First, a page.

We usually love our Apple (s aapl) products. They work well, are easy to understand and when we have a problem, Apple works quickly to resolve it. Most of the time. What happens when Apple simply won’t play ball? Read on and find out how to work Apple’s system.
Step 1: AASP and Geniuses
For many people, their first interaction is with the Apple store, however some will go to an Apple Authorized Service provider (AASP). AASP determinations can be overridden by an Apple store, so going to the Apple store would be your first escalation if you are not satisfied by the AASP. Typically a Genius determines you have a problem, but alas, you may be out of warranty. Maybe they are claiming the item was abused or tampered with and you disagree. Often you are just barely out of warranty or fall right outside a Repair Extension. Be sure to keep careful notes of the dates and times of your conversations and with whom you’ve spoken. All is not lost.
Step 2: The CS Code
Your next step can be to call the general number for Apple technical support (800-275-2273). Explain your situation and ask for an accommodation; usually you want a repair at no charge to you. Your ultimate goal is to get a “CS code.” A CS code acts like a coupon. Give the CS code to the AASP and the cost of the repair will be discounted by the amount the CS Code authorizes. Apple tech support is based in North America, so you’ll unlikely have the communication barriers you face with other brands. Again, keep careful notes.
Step 3: Customer Relations
What if tech support won’t play ball? Your next step is to call technical support, or pretty much any Apple number, and ask for “Customer Relations.” That’s the magic phrasing that gets you talking with people who can override the decisions of any AASP. They’ll usually be the one to issue a CS code.
When talking with Customer Relations, always be polite, fair and accommodating. These are human beings who will often rise or fall to the level of politeness and aggressiveness they receive. Having learned from others’ success with Customer Relations, it’s best to focus on the fact that you are a loyal Mac user. Briefly tell them about your love of all things Apple. Be enthusiastic and authentic.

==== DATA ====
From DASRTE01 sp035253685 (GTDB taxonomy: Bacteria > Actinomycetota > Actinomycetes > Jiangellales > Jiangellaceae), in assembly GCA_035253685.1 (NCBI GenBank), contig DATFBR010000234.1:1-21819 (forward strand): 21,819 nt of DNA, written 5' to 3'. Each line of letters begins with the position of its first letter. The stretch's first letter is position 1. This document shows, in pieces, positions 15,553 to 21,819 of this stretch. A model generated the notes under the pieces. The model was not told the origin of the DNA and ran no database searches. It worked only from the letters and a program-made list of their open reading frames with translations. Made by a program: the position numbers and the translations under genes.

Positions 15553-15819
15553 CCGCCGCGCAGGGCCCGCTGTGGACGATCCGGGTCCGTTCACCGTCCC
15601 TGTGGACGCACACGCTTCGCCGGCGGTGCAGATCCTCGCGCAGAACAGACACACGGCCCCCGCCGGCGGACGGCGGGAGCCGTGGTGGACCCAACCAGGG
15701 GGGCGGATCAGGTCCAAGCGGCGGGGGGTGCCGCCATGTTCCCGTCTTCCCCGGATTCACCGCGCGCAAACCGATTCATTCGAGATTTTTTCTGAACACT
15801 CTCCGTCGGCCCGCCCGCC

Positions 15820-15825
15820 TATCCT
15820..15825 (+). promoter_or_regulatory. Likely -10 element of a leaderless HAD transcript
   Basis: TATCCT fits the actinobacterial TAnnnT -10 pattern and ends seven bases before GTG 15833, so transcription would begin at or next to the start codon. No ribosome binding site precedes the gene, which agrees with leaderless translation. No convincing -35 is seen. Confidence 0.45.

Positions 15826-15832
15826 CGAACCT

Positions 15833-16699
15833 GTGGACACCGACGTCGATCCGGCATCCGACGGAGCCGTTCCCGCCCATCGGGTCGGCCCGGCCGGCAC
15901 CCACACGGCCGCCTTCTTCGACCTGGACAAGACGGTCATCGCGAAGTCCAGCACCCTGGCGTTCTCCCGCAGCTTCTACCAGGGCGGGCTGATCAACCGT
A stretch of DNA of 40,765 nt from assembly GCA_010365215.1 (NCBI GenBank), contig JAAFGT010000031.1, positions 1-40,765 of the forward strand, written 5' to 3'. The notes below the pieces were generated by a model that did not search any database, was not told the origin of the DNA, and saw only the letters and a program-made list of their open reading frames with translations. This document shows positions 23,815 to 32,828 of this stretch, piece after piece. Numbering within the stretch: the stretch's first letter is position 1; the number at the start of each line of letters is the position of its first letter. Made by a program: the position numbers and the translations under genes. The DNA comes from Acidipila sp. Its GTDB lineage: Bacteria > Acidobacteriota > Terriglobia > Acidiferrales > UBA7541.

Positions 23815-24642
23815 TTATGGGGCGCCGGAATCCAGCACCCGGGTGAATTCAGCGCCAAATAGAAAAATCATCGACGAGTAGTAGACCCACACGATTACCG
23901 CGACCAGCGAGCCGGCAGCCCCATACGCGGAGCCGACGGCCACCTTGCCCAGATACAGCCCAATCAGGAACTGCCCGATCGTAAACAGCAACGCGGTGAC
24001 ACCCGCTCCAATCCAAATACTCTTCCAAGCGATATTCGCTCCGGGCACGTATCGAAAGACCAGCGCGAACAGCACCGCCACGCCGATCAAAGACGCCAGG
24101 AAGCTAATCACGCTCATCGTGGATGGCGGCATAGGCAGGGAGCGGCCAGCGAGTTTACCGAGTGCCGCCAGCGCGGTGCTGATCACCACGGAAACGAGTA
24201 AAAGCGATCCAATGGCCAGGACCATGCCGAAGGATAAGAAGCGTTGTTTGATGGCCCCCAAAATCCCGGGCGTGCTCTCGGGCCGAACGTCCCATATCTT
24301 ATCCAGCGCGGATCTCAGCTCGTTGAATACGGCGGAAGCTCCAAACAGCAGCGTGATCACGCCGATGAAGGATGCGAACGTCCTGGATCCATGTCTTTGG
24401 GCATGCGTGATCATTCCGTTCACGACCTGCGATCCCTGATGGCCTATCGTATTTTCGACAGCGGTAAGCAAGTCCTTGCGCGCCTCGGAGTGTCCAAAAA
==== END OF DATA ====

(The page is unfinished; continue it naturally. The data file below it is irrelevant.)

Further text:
Next, tell them about your problem and your frustration that Apple didn’t cover it but you think they should. It may be that your Mac or iPod is just barely out of warranty, or maybe it’s been in for similar problems before and Apple didn’t fix it right the first time. Often it’s related to a known defect that Apple hasn’t quite admitted yet. Mention places you’ve read about others having the same problem you have.
In a previous article, I talked about reading Apple’s Annual Report to determine what issues Apple could be facing lawsuits about. Focus on the fact that you want to be an Apple supporter, but its actions in this particular matter that have shaken your confidence. You might playfully mention some of the ads you’ve seen and how much you are a believer.
Ask the Apple representative for something reasonable and fair — usually the repair of the item under warranty. Frequently Apple will meet you half-way by agreeing to cover the parts, but not the labor. Consider that a win. If you don’t get the answer you want the first time, don’t be afraid to call back and speak with another rep. Don’t get into an argument. Thank them for their time and try again.
Step 4: Bring in The Steve
What if even Customer Relations isn’t appearing to be fair with you? Now it’s time to bring in Steve. No, not the Woz, but rather Mr. Steve Jobs. Write him at firstname.lastname@example.org or email@example.com. Your email will be read by a member of his staff (and even Steve himself on occasion). Make the same case you made to Customer Relations in the same fair, accommodating and professional way. They’ll often find you a solution. Maybe it’s not a CS code, but usually a fair deal that protects Apple’s financial interest, yet goes the extra mile to keep you as a Mac user.
Alternatively, and in addition to contacting Steve, if you are an Apple investor, contact investor relations (408-974-3123). You can mention all the things you mentioned to Customer Relations, but add the fact that this experience has tainted not just your technology buying experience but your confidence in Apple as an investor. If you’ve posted your woes on Twitter, stock boards, or on your blog, you can mention that. Be honest and direct. These people will get you in contact with people in the “Exec” team, who are usually the same people who handle the firstname.lastname@example.org email.
Still no dice? Well, I think you are out of luck. Sometimes it just happens. At least now you know the escalation methods and at least have a fighting chance with Apple.
Do you have a successful Apple war story?